At a Glance ...


CDAM program will examine roadside drug testing laws

The Criminal Defense Attorneys of Michigan (CDAM) will present the webinar “Michigan Law Update: Roadside Drug Testing – What You Need to Know” featuring  Michigan trial lawyer Patrick T. Barone on Tuesday, Aug. 25, from 11 a.m. to noon.

During the one hour Zoom presentation, Barone will dissect recent changes to MCL 257.62a, 257.625r, and 257.625s, all of which address roadside DUI investigations. 

These laws address Michigan’s roadside oral fluid drug testing program.

Participants will learn when this increasingly common roadside drug testing is allowed and how to avoid common pitfalls in the defense of DUI drug cases involving such tests.
Cost for the webinar is $25.

To register, visit and click on “events.”

Michigan Supreme Court dismisses jury tampering conviction

DETROIT (AP) — Who is a juror?

Not someone who is simply told to report for jury duty, the Michigan Supreme Court said recently as it overturned the jury tampering conviction of a man in western Michigan.

Keith Wood was distributing pamphlets in 2015 outside the Mecosta County courthouse in Big Rapids. He told two women they could choose their conscience over the law if they were picked to serve on a jury.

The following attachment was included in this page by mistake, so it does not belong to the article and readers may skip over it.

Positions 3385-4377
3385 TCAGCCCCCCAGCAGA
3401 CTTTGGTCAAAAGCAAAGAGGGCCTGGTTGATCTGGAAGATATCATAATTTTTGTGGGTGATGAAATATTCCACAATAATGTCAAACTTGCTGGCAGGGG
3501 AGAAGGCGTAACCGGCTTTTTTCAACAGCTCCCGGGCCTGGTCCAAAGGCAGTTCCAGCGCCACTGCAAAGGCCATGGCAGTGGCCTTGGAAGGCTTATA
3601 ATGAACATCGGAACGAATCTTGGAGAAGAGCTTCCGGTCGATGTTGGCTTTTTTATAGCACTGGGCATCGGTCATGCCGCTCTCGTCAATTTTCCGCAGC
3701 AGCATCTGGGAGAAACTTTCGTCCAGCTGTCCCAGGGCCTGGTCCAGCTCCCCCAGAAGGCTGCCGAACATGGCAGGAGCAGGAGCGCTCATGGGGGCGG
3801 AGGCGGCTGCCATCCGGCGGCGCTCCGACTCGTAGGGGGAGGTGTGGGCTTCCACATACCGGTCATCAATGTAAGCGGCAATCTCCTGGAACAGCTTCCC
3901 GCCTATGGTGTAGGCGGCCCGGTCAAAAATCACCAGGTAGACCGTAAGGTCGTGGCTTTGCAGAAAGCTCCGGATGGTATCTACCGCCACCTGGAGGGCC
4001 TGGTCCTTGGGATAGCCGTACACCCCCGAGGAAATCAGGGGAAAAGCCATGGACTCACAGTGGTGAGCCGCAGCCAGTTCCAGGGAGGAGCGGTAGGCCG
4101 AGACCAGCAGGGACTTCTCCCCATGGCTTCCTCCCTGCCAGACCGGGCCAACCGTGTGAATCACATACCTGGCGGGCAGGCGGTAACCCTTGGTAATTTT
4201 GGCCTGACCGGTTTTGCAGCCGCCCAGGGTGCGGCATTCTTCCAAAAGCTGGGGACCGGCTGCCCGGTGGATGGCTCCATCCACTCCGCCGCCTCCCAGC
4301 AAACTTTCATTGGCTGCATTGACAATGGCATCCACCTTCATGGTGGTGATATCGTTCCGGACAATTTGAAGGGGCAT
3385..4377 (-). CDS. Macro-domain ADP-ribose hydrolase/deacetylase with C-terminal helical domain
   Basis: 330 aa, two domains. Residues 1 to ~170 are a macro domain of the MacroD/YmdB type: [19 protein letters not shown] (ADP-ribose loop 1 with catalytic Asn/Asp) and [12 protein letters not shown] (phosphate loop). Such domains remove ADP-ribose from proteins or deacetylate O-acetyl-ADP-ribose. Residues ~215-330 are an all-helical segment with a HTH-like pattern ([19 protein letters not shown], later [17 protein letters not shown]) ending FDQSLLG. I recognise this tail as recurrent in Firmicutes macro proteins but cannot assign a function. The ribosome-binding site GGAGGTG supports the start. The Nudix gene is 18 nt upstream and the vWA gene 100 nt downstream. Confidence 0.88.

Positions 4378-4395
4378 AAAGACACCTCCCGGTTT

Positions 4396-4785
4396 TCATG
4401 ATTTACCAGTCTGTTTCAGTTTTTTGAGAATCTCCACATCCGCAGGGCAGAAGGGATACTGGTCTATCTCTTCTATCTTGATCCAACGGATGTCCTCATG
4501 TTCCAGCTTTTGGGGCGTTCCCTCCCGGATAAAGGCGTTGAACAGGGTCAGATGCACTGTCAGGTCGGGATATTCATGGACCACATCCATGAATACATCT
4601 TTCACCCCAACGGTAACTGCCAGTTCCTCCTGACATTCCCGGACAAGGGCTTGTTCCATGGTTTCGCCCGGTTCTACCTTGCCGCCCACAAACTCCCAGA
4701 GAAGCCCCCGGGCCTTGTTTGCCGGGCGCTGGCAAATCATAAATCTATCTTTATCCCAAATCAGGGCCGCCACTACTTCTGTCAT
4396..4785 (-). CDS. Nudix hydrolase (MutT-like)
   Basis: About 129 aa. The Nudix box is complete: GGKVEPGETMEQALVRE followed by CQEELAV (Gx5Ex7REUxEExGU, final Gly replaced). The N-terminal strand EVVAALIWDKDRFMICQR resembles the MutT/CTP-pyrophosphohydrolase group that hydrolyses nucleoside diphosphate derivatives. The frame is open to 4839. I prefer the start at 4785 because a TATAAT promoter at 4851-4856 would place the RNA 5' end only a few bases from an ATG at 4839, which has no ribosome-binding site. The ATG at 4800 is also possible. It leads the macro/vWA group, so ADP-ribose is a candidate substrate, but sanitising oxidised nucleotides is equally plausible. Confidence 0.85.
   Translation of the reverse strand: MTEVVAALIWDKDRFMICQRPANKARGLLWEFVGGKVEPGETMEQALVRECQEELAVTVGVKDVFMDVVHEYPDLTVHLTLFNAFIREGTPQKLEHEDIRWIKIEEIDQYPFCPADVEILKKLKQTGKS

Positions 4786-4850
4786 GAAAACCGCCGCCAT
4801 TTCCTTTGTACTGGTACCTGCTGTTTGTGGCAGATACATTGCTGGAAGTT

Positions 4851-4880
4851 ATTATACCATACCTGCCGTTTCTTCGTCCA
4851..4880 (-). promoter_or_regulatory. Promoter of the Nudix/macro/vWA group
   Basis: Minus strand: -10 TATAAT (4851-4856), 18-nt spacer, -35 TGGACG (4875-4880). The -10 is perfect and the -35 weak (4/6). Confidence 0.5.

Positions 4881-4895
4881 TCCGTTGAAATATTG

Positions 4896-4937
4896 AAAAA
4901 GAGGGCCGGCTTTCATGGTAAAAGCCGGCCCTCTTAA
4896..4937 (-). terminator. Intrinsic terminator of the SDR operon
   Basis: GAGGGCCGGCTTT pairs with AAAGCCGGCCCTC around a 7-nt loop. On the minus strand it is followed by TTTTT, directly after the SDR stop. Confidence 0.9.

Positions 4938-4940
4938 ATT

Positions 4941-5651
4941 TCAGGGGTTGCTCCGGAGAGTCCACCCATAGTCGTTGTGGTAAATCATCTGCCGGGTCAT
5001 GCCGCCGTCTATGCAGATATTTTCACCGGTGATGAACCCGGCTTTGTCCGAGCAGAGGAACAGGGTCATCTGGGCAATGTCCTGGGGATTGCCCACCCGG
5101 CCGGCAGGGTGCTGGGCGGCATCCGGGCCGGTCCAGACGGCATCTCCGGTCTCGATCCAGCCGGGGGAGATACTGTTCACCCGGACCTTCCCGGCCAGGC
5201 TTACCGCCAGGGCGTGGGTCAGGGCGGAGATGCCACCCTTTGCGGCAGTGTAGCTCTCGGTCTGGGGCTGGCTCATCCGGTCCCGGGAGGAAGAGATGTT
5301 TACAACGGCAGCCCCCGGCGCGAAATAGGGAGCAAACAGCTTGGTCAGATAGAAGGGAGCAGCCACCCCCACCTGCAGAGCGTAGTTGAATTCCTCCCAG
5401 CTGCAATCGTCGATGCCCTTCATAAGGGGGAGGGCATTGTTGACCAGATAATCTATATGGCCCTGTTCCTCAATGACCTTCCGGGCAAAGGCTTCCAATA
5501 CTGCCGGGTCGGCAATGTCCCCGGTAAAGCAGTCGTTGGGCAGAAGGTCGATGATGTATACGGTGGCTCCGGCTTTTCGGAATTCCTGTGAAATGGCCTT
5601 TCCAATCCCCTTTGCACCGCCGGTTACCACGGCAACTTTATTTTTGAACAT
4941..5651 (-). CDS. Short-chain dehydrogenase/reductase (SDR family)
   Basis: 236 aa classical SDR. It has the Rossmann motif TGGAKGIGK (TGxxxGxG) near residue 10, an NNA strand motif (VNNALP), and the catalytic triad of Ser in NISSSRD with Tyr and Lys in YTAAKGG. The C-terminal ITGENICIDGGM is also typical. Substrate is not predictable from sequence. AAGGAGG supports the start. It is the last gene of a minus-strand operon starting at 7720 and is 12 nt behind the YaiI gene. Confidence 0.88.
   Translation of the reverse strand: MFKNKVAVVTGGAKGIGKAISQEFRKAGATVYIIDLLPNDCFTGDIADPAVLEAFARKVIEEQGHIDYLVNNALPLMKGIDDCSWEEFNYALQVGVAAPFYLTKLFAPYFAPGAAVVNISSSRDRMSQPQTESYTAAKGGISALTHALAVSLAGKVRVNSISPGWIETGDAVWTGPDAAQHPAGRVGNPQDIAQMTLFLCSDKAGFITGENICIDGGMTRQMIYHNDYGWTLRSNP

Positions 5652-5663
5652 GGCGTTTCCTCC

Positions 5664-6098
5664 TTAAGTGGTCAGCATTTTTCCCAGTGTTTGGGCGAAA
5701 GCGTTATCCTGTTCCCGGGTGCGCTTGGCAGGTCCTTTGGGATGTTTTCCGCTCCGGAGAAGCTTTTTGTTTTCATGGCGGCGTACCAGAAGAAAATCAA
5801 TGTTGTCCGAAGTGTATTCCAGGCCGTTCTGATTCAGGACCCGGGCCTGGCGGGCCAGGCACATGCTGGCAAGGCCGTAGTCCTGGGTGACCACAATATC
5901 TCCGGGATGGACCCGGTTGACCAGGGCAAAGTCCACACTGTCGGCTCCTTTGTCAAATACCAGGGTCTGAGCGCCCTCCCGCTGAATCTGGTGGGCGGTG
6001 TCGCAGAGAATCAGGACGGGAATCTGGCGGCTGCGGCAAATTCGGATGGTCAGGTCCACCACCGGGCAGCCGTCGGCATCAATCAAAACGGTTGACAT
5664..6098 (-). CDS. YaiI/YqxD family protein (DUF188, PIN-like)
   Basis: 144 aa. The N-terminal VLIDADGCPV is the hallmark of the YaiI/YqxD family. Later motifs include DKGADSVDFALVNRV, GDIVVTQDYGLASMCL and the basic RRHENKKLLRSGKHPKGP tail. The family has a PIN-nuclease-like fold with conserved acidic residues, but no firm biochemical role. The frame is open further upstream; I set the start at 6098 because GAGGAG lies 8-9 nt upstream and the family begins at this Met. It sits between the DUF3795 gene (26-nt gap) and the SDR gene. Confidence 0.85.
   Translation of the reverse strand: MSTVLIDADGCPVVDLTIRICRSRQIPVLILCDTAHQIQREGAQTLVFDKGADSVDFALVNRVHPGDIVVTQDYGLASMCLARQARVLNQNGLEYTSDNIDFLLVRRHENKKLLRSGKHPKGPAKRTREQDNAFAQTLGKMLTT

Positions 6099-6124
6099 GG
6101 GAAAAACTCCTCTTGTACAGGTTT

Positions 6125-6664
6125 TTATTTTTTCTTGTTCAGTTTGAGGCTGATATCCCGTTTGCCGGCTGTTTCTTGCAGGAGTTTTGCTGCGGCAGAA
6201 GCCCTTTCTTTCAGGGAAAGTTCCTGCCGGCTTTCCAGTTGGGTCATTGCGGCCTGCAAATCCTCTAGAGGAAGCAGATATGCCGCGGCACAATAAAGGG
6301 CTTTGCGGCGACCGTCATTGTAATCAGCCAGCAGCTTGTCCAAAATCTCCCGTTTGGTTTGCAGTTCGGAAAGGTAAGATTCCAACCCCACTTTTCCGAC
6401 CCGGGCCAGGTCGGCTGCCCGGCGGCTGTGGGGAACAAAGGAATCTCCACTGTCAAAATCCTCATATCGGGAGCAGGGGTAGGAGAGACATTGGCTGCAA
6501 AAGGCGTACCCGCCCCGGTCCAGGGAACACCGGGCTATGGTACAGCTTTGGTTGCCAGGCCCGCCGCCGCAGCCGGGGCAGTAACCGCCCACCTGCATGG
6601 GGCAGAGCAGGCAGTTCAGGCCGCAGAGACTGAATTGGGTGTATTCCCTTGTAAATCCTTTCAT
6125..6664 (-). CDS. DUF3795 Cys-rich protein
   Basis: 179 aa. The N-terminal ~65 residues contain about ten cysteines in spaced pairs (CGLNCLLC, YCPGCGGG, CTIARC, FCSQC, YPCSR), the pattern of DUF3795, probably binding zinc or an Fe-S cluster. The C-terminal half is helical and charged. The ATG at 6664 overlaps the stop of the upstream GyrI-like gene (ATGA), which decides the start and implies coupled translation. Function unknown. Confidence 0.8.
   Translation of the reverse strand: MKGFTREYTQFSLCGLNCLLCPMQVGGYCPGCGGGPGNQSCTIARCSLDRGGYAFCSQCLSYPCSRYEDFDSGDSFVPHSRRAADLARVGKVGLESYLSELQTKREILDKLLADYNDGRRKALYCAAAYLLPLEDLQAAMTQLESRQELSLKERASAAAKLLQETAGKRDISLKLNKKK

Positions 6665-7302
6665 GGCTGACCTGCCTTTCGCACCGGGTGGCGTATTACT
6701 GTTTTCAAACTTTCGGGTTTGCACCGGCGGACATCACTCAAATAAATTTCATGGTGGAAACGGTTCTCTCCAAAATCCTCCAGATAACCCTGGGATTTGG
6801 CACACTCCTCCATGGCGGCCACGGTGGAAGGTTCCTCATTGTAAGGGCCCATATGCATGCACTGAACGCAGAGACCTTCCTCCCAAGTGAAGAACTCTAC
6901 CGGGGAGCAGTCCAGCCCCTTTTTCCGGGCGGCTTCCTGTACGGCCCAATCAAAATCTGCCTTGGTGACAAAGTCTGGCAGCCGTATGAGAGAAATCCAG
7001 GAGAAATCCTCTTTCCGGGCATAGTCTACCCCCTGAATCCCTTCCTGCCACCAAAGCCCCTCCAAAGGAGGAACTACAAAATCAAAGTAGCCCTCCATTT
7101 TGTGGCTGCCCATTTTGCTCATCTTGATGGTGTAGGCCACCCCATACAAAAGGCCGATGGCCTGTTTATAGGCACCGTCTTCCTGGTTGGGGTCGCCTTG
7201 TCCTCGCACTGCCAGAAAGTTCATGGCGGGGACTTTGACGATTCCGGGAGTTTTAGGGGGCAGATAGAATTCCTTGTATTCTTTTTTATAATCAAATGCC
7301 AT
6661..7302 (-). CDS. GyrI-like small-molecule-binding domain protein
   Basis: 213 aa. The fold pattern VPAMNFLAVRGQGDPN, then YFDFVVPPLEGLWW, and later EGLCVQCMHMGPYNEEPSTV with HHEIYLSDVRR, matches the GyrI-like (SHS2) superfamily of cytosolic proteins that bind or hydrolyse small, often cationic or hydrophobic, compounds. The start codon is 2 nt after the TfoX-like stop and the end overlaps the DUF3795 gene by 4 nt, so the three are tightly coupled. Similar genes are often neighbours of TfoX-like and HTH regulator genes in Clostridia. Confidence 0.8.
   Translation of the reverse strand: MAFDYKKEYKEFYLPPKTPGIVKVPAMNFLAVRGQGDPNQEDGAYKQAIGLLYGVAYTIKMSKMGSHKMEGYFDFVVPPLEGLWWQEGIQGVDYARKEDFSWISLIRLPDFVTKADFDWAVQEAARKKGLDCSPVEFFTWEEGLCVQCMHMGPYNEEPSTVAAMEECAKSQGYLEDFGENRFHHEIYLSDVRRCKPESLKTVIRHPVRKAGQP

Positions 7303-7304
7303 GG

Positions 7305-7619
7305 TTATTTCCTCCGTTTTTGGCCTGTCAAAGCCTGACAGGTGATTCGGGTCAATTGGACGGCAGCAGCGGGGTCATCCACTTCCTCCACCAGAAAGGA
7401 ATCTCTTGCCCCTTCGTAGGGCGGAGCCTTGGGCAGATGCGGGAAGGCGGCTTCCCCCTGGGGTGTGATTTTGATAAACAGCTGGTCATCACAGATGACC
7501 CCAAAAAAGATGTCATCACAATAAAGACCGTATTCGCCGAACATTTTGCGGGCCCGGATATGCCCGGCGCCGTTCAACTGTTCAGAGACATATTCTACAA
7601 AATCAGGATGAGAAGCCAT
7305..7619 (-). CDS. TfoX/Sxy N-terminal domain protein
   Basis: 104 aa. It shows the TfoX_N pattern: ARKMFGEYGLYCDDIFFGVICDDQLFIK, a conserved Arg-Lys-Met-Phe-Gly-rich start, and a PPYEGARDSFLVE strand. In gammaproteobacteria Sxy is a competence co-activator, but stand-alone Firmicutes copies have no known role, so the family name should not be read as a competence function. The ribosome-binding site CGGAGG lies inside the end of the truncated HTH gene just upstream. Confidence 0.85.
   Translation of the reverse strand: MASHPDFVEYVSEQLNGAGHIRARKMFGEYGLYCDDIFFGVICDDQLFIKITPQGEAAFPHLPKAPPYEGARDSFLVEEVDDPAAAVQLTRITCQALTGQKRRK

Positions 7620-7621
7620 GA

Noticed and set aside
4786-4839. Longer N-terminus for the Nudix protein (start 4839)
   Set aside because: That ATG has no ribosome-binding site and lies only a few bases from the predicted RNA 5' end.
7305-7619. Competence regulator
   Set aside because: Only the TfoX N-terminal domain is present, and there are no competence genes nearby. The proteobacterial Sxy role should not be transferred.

Wood was charged with jury tampering, under a 1955 law, and convicted of a misdemeanor. He appealed.

“We hold that the individuals here who were merely summoned for jury duty and had not yet participated in a case were not jurors,” Justice Elizabeth Clement said in a 5-2 opinion, noting they had not been “sworn in for any official proceedings.”

Indeed, they never became jurors. The only case that day at district court, a dispute over wetlands, ended with a plea deal and didn’t go to trial.

“I look forward to moving on with my life without a criminal record for my exercise of free speech,” said Wood, who had served three weekends of an eight-weekend jail sentence before it was suspended during his appeal.

In a dissenting opinion, Justice David Viviano said the majority’s opinion was an “absurd result,” quoting from a 2015 court decision in a tampering case in Maine. He said his fellow justices should have done more research.

“In sum, almost all contemporaneous lay and legal dictionaries provide that both prospective and empaneled jurors are included in the definition of the term ‘juror,’” said Viviano, a former Macomb County trial judge.

He was joined by Justice Stephen Markman.


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